02 Jun
  • By Jeremy Sharpe
  • Cause in

Volunteers’ Week 2021

June 1-7 is Volunteers’ Week, and we’d love to take the opportunity to say a huge thank you to all the volunteers supporting regional Linking Lives befriending projects. Whether you are coordinating a project, doing admin work behind the scenes, or making weekly visits or phone calls as a befriender, your role is essential in helping to tackle loneliness across the UK. Thank you for all you are doing!

In celebration of this week, we would love to share these wonderful stories from some befrienders for Bedford Linking Lives …

“There are so many people who live on their own and just want a friend to talk to.”

Janet* befriends three older ladies who have all lost their husbands.

“I have always loved people and for many years was the scheme manager of sheltered housing for those over 55 and with disabilities. When I retired, I looked for other things to do. After my husband passed away, nearly 4 years ago, I also felt very alone. I’m so pleased that I became involved with the befriending scheme. Once again, I have turned things around and have even more friends who may have the same experiences as myself.

There are so many people who live on their own and they just want a friend to talk to, and it’s a privilege to be able to be there and listen. Befriending is very much a two-way process; I have made friends and get as much back as I give. I do love my Link Friends and love to hear their experiences, and they love to reminisce on important times, people, and places. It’s so rewarding when, at the end of the conversation, I hear my Link friend say, ‘It’s been lovely talking to you. I always feel better after talking to you.’ I know I have done a good job. I feel it is very important to leave a person in a happy mood, with happy thoughts, as they may not speak to another person for the rest of the week.

I would recommend becoming a befriender to anyone. After all, a stranger is just a friend we haven’t met yet.”

“We have so much in common”

Margaret* befriended a lady during lockdown who lived alone and had been referred to the service by a Social Prescriber. The two formed a great friendship and are still in touch weekly.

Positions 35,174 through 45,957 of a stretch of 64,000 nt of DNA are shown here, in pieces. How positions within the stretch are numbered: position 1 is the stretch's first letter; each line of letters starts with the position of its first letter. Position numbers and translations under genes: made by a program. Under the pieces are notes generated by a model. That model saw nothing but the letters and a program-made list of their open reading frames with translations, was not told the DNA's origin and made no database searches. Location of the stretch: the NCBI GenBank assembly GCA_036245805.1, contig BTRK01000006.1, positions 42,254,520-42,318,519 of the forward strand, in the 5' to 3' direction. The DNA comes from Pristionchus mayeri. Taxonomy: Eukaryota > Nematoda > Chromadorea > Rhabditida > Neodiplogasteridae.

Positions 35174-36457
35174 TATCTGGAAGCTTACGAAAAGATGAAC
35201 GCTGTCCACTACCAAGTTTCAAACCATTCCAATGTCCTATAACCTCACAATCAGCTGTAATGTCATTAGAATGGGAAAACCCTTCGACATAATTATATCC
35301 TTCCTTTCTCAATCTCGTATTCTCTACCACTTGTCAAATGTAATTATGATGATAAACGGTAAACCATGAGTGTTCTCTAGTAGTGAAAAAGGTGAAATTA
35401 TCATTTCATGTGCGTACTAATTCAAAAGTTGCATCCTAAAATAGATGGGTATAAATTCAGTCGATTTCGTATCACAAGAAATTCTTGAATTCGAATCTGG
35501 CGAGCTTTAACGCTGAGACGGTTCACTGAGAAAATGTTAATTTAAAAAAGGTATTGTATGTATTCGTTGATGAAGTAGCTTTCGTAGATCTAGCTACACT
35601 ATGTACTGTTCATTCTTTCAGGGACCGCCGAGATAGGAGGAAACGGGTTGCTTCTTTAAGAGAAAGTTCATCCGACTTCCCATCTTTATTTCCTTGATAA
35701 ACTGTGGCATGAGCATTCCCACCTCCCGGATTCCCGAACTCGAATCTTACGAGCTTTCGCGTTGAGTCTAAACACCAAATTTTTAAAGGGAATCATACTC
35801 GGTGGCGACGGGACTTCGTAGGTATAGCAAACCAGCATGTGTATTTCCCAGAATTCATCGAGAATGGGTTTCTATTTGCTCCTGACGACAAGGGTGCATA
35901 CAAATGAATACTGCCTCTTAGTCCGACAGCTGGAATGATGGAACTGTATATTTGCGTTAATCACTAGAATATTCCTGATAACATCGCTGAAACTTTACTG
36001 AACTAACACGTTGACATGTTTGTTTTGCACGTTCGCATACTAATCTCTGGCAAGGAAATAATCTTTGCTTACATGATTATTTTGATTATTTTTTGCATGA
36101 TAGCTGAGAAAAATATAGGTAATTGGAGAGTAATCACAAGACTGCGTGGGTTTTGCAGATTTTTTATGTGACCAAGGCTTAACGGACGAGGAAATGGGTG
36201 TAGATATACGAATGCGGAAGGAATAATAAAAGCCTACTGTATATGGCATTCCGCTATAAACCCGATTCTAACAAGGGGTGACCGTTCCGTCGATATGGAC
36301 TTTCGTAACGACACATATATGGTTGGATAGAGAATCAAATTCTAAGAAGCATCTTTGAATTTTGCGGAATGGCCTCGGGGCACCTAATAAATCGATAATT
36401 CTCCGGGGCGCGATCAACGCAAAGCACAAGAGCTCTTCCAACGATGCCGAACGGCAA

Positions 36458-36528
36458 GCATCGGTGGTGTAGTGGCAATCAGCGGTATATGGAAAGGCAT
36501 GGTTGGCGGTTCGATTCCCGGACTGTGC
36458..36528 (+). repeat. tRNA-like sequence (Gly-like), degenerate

“I have always been conscious of people who live on their own and are lonely, and made an effort to keep in contact by visiting or phoning and offering practical support on an informal basis. When we were suddenly plunged into lockdown due to Covid-19, I became aware Bedford Linking Lives was looking for volunteers to be befrienders to people living in our community identified as being lonely through a referral system.

I was asked if I would be interested in becoming a volunteer and I accepted the challenge to be involved in a much needed and worthwhile service to our community. I was linked with a lovely lady whom I have not yet met face to face, but we have spoken on the phone 2 to 3 times per week. She has a good sense of humour and values her independence even though it gets lonely sometimes. We have both looked forward to the phone calls as we have a lot in common, including previous employment, and have some acquaintances in common.

My Link Friend has told me she finds our conversations very uplifting and they ‘perked her up, giving her something to look forward to.’ It was good being able to speak to someone and help them and has done me the world of good too.”

“Sometimes if we have that one phone call or meet up once a week to look forward to, our horizons expand and the world seems a better place.”

Ann* befriended a lady in her 80s who had become isolated, and the two became firm friends. Sadly Ann’s Link Friend passed away towards the end of 2020. She is now supporting another Link Friend.

“There is a difference between ‘aloneness’ and ‘loneliness’. The first you can enjoy and the second not. I guess most, if not all of us, have experienced the latter at some time. I live alone, so I understand both. This is why I ‘befriend’.
One thing Covid 19 has shown us, if we didn’t know it before, is that humans need contact. We deteriorate physically, emotionally, mentally and spiritually when it’s taken away from us. We need people to gain perspective on what we’re going through.

Sometimes we can make sense of our circumstances and get by if we have that one phone call or meet up once a week to look forward to. Our horizons expand and the world seems a better place.

My lovely Link Friend was in her 80s, but full of life and experience, and not self-pitying. I loved her. We made each other feel good – isn’t that the essence of ‘befriending’? When she died suddenly, I felt so sorry but so privileged to hear the news from her daughter and to have known and been accepted by my Link Friend.

She made me laugh and she helped me with my own perspective on life. I helped her with some worries she had around gardening, exercise and just ‘getting through’ the days. We did each other good, to put it in a nutshell. I recall the delight in being able to share with her photos of Rudyard Kipling’s garden and pond – it felt as though she was there sharing the experience. We looked forward to the time we’d be able to meet up, though it was not to be. I hope it made the six months she had in contact with me an easier time.

That is why I befriend.”

*Names have been changed to protect privacy